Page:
Professionally, I’ve realized that we can’t be our best selves at work if we’re not the best version of ourselves overall, and that includes mentally and emotionally. As a CEO, I’m uniquely positioned to lead by example, so I’ve tried to put a few changes in place that anyone—but especially leaders—can learn from, including:

  • Trust Your Team. I always knew I had great people working with me at Team IMPACT, but still felt personally responsible for everything. Seeing everyone step up while I was down reminded me just how capable they all are, and I’ve learned how important it is to not only surround yourself with a great team, but to delegate and trust them. 
  • Work Smarter, Not Harder. Just like toxic masculinity affected my judgment regarding my physical symptoms, our professional culture has for too long prioritized things like working long hours, pushing yourself past the point of exhaustion, and sacrificing your personal well-being for the sake of your job. But when you really stop to think about it, so much of that is unnecessary. As an organization, I’d rather have three clear, attainable goals with measurable metrics, and prioritize only what helps us accomplish them, than have a pile of 50 activities just to make us all feel like we’re being productive. 
  • Work/Life Balance. It’s easy to give lip service to the concept of work/life balance. But as a leader, if you say the right things, but then continue emailing your employees throughout the weekend while never taking a vacation, they’re going to clearly see what you really value and your words will ring hollow. I used to work so hard and then crash, and I’m sure that rubbed off on my colleagues. I’m trying now to pace myself and establish a more consistent equilibrium.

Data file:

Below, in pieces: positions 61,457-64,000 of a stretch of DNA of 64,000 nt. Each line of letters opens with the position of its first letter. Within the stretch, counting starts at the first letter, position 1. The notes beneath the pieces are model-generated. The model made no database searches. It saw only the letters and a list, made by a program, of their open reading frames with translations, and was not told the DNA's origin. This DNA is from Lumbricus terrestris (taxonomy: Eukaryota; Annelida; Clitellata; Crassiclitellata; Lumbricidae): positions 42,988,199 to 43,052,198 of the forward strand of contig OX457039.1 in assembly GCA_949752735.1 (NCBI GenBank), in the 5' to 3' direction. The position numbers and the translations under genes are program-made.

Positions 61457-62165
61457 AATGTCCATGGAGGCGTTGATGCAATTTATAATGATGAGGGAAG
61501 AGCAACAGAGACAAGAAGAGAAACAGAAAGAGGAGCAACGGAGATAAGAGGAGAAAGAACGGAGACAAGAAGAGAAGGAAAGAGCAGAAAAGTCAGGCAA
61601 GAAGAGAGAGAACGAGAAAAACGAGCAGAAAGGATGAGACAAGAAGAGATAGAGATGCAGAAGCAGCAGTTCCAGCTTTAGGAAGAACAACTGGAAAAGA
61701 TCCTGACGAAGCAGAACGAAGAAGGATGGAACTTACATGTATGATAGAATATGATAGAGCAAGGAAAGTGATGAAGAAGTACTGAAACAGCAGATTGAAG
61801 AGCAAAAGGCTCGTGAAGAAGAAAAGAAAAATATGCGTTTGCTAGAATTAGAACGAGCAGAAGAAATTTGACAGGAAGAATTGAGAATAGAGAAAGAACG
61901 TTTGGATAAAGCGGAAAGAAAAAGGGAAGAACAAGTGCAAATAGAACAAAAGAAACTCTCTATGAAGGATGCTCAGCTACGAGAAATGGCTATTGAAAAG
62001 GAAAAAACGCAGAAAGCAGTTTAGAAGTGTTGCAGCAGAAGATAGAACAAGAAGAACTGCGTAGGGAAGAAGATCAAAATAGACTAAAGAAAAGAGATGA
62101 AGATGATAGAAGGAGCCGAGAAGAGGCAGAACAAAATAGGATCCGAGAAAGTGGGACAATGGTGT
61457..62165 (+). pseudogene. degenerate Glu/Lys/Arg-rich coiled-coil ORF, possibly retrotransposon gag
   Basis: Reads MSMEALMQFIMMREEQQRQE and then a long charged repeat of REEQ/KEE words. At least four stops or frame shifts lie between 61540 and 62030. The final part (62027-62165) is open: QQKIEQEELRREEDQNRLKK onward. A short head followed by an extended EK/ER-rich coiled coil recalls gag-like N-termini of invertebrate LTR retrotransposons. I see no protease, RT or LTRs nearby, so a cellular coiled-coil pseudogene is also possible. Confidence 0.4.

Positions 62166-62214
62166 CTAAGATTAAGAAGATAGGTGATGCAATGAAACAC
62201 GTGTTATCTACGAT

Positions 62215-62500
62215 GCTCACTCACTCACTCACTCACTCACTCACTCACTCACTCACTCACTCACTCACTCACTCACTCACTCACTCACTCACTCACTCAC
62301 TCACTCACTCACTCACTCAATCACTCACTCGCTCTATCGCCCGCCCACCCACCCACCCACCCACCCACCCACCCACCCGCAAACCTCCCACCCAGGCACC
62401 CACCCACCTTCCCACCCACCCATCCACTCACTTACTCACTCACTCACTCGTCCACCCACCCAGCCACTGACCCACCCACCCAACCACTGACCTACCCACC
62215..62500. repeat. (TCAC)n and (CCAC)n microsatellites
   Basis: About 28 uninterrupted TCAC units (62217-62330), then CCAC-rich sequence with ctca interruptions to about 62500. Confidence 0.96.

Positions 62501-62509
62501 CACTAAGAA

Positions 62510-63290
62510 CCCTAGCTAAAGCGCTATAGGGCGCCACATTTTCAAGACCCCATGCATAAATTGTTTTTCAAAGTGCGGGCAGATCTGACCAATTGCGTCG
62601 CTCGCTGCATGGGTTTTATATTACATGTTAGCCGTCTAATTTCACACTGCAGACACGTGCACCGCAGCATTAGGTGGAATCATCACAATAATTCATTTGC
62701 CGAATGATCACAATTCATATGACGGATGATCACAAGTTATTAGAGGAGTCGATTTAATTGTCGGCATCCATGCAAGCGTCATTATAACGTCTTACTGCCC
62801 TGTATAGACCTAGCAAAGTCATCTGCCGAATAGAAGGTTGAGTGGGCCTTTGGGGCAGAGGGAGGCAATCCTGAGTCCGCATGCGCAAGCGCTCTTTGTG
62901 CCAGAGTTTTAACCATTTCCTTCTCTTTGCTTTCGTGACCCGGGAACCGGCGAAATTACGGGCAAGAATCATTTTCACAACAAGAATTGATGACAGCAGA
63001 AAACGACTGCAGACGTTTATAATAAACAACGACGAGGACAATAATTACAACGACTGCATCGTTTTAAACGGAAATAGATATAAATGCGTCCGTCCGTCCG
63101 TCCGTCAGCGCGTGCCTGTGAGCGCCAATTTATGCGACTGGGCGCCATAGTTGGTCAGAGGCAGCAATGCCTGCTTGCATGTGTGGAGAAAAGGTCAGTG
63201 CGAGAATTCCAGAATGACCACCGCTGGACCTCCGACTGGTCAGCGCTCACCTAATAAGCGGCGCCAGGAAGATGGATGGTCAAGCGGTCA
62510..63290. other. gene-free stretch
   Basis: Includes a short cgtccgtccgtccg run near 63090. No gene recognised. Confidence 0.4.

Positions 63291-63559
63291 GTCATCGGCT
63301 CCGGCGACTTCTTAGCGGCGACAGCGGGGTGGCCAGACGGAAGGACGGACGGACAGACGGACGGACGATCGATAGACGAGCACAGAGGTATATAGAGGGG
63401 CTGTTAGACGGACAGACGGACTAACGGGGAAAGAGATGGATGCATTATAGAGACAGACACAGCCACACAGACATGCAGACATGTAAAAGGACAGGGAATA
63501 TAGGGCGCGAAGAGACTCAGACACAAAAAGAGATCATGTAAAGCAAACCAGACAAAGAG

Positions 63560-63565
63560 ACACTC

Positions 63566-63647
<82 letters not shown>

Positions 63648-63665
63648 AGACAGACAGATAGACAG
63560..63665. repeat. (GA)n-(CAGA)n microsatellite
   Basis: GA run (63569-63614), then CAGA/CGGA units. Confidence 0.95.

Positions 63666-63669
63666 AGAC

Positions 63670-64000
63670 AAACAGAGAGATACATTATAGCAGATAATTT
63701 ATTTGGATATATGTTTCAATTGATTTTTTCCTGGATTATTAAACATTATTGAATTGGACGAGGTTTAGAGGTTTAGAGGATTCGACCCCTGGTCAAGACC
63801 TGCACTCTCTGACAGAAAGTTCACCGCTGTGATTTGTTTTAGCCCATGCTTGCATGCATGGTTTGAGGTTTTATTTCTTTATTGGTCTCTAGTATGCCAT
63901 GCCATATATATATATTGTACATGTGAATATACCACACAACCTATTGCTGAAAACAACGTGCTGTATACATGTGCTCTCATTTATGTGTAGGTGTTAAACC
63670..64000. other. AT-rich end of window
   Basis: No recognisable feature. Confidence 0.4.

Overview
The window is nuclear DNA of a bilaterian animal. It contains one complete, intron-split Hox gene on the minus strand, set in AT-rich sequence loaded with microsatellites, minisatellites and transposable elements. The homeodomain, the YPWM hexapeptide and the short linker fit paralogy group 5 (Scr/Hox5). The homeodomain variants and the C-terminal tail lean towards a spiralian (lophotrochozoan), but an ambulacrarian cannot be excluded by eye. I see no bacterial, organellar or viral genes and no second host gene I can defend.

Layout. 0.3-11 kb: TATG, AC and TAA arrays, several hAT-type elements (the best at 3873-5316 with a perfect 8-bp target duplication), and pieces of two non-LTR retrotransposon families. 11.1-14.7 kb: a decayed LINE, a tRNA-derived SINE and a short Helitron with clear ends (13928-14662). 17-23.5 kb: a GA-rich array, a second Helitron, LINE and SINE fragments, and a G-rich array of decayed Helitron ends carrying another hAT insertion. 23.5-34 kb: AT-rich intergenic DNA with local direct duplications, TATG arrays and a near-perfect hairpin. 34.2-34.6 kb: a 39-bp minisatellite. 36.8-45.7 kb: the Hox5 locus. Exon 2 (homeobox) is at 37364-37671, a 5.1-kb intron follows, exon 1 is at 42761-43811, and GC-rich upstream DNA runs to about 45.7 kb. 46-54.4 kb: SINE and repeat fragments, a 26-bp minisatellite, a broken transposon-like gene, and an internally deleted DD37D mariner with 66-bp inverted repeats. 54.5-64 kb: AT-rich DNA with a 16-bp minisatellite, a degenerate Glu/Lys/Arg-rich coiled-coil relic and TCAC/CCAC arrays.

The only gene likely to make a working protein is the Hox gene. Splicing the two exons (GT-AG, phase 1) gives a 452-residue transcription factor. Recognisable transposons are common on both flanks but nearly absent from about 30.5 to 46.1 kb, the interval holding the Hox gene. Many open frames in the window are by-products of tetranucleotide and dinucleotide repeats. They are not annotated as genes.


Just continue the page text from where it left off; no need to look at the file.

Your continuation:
• Face Problems Head On. We all want everyone to like us; it’s human nature. In the past when faced with adversity, I’d often shy away from it or try to find a way to avoid a confrontation. Now, I’m trying to be more direct and face potential issues head-on, even if that means someone is temporarily unhappy with me. Consensus is great, but as long as I can look myself in the mirror and know that a decision is in the best interest of the organization, our matched kids, our teams, and our people, I’m going to make it. And if there’s a ripple or some frustration in the wake of that decision, that’s also part of my role to deal with. 

Overall, we have to do a better job of promoting a culture where it’s OK for people to be vulnerable. It’s OK to ask for help, and it’s OK to seek help. As leaders, we have a special opportunity to make that clear to our employees, through our actions as well as our words. Find time to feel your feelings. Emotional intelligence matters for all of us, but especially leaders. It’s a sign of strength, not weakness. It requires real leadership to show employees that needing to take some time for themselves won’t be held against them. 

Above all else, it’s important to always remember why you’re doing the job you’re doing. If you forget your “why” and focus just on the “what” and “how,” you lose sight of everything you stand for.